The article includes a centerfold in which "The Three Marketeers," Greenspan and U.S. Treasury officials Robert Rubin and Lawrence Summers, are portrayed as "economist heroes" who have, in fact, prevented a global slide. A similar article in USA Today is even more fawning. It says that Greenspan is "extremely smart," "extremely fair," "a great patriot," a "human computer" and "extremely devoted to his mother." In neither article is it mentioned that none of the countries that have purportedly been saved with $180 billion in bailout funding have actually turned their economies around.

In Brazil, where the latest line in the sand was drawn, the word is that the economy has tumbled into recession "Amid Few Indications of Any Turnaround Soon." While the "committee to save the world" is still "putting its faith in the markets," the rest of the world "from Brazilia to Beijing to Tokyo" is talking "about how to get out of the globally integrated economy. Indonesian rickshaw drivers and Chinese steel makers are demanding that their governments take care of them. Suddenly, the market forces that were seen as the path to national salvation have become the enemy of national sovereignty." The difference between the new international tone and the American resolve to stick by the market is simply the difference between the end of a bull market and a developing bear. As Paul Montgomery (Universal Economics,600 Thimble Shoals Blvd., #110, Newport News VA 23606-2597), has shown, the cover of Time is in and of itself a reliable sign that the last line of defense has or will shortly succumb to the forces of reversal.

The chart below from Alan Abelson's Barron's column expresses everything there is to know about government and markets. The effort to save Social Security from default by putting the national nest egg in the stock market is another excellent example of what happens when extreme optimism meets fundamental shortcomings in a fifth wave. That is when the weakest hands with the most to lose climb on board rickety enterprises.

In this case, pensioners may actually get pushed on board by the U.S. government. The drive to get Social Security in the market is one of the few current political initiatives said to have a chance of making it through Congress because some form of stock market investment is the only thing Democrats, Republicans and the White House agree upon. In Capital Hill hearings, Richard Anderson Jr. became the youngest person ever to testify before Congress. "If you want to retire, you must save and invest," he said. When, after three generations of rising stock prices, a 6-year-old boy is brought in to do the bidding of politicians, what is really being testified to is the termination of the advance.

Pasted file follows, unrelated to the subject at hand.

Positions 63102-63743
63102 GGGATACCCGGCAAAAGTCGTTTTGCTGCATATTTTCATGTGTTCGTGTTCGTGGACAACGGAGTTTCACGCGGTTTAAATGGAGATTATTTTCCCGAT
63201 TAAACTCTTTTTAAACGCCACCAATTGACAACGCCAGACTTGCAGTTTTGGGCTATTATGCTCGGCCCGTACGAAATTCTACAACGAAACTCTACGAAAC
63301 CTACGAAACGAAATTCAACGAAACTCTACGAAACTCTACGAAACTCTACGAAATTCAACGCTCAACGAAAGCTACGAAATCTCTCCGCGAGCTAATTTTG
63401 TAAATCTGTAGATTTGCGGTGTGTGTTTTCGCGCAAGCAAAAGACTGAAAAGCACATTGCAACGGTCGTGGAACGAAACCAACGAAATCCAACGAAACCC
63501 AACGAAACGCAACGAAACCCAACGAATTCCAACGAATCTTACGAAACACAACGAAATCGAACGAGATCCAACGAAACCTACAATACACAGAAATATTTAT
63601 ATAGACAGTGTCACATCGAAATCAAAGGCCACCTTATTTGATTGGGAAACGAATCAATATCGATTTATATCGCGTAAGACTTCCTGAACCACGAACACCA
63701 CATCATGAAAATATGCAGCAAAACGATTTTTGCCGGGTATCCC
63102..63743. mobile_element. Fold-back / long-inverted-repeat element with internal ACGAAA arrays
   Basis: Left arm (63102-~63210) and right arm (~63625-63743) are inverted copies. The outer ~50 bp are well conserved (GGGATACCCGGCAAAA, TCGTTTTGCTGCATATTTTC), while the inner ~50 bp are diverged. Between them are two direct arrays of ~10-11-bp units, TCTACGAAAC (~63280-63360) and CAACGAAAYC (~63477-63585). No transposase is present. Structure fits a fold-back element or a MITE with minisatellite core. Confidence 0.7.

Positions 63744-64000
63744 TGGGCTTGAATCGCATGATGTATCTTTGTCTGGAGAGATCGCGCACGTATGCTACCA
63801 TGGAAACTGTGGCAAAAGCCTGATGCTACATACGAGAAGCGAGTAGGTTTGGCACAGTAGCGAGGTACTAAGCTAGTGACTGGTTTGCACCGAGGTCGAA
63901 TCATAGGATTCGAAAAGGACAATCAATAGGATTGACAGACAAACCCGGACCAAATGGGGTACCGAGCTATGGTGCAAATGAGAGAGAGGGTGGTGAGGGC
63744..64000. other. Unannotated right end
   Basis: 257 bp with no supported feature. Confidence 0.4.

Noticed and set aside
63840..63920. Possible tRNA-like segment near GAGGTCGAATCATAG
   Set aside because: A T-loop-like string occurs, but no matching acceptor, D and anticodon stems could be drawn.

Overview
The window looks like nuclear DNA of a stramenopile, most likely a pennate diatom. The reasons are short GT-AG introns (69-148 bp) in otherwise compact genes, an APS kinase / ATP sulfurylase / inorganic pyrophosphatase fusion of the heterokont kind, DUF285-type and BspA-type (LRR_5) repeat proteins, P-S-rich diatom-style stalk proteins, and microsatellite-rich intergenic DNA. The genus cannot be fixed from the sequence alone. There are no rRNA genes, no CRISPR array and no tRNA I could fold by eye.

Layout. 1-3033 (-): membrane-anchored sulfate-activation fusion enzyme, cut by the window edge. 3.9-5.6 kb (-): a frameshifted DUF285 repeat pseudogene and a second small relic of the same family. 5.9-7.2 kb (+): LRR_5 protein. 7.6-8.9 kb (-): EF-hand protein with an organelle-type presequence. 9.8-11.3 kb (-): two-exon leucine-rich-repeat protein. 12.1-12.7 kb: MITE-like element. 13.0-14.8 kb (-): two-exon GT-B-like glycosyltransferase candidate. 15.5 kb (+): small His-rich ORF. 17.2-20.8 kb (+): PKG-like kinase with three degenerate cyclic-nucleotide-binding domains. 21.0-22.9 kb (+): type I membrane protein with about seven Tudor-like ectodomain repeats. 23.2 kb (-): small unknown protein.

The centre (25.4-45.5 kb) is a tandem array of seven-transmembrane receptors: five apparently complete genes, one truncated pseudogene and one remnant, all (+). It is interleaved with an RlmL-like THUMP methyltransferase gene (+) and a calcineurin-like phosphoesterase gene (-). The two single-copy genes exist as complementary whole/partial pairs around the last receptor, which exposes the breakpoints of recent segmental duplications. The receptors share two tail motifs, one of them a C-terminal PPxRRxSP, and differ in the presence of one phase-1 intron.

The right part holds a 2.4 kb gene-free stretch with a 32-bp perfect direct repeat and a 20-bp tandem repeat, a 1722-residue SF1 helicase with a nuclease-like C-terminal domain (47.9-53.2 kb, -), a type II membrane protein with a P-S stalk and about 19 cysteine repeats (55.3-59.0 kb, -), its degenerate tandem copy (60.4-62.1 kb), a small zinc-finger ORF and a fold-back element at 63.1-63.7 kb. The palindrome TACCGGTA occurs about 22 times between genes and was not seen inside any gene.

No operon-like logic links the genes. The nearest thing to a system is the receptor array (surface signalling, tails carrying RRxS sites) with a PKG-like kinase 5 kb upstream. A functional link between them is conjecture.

A Bubble Remembered

Few know that they are living through a mania when it is raging. Manias are obvious to the majority only in retrospect. Paul Montgomery recently published these graphs, using data from Bryan Taylor (Global Financial Data, 500 North Atlantic, Suite 208, Alhambra, CA 91801-2230). As you can see in the next two charts, in just a single decade, Japan's Nikkei index has returned to its 1950s-1960s value in terms of both the DJIA and Japan's own bonds. The two-decade bubble has been fully deflated relative to these measures.

Despite the surface implication of these graphs, Japan's share market deflation is not over, for two reasons. First, every manic advance in the price of an investment has been ultimately more than fully retraced. The Nikkei (not shown; see EWI's Global Market Perspective) has a long way down to go before that happens.

Second, the U.S. market is itself completing a historic mania, which means that when U.S. stock prices turn down, the Nikkei will have to fall just to keep these two graphs in equilibrium. The two stock markets need not rise and fall simultaneously, as they have already proved during the 1990s. Their multi-month trends may diverge. However, before the long global deflation is over, they will have achieved the same goal: a complete retracement of their manias.


by Pete Kendall
March 5, 1999

Reproduced with permission of Robert Prechter's Elliott Wave Theorist
P.O. Box 1618, Gainesville, GA 30503 770-536-1309
www.elliottwave.com

Copyright 1999. All Rights Reserved. No further reproduction without permission.